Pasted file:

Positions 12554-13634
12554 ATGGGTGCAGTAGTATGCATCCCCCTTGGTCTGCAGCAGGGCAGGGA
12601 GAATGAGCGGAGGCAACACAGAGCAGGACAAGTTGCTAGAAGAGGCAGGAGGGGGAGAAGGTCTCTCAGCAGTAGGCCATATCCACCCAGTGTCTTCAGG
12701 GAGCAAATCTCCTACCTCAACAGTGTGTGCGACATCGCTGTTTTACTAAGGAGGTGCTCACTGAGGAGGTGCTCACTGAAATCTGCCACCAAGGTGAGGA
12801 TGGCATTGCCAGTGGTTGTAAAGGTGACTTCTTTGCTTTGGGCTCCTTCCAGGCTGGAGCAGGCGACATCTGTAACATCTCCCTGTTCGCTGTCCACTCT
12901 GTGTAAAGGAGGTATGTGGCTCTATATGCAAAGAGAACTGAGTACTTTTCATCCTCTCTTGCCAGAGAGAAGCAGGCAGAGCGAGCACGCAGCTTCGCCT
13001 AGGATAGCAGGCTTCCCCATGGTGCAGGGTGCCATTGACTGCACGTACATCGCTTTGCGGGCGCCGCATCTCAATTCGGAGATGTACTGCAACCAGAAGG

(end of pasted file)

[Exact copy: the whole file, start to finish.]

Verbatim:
Positions 12554-13634
12554 ATGGGTGCAGTAGTATGCATCCCCCTTGGTCTGCAGCAGGGCAGGGA
12601 GAATGAGCGGAGGCAACACAGAGCAGGACAAGTTGCTAGAAGAGGCAGGAGGGGGAGAAGGTCTCTCAGCAGTAGGCCATATCCACCCAGTGTCTTCAGG
12701 GAGCAAATCTCCTACCTCAACAGTGTGTGCGACATCGCTGTTTTACTAAGGAGGTGCTCACTGAGGAGGTGCTCACTGAAATCTGCCACCAAGGTGAGGA
12801 TGGCATTGCCAGTGGTTGTAAAGGTGACTTCTTTGCTTTGGGCTCCTTCCAGGCTGGAGCAGGCGACATCTGTAACATCTCCCTGTTCGCTGTCCACTCT
12901 GTGTAAAGGAGGTATGTGGCTCTATATGCAAAGAGAACTGAGTACTTTTCATCCTCTCTTGCCAGAGAGAAGCAGGCAGAGCGAGCACGCAGCTTCGCCT
13001 AGGATAGCAGGCTTCCCCATGGTGCAGGGTGCCATTGACTGCACGTACATCGCTTTGCGGGCGCCGCATCTCAATTCGGAGATGTACTGCAACCAGAAGG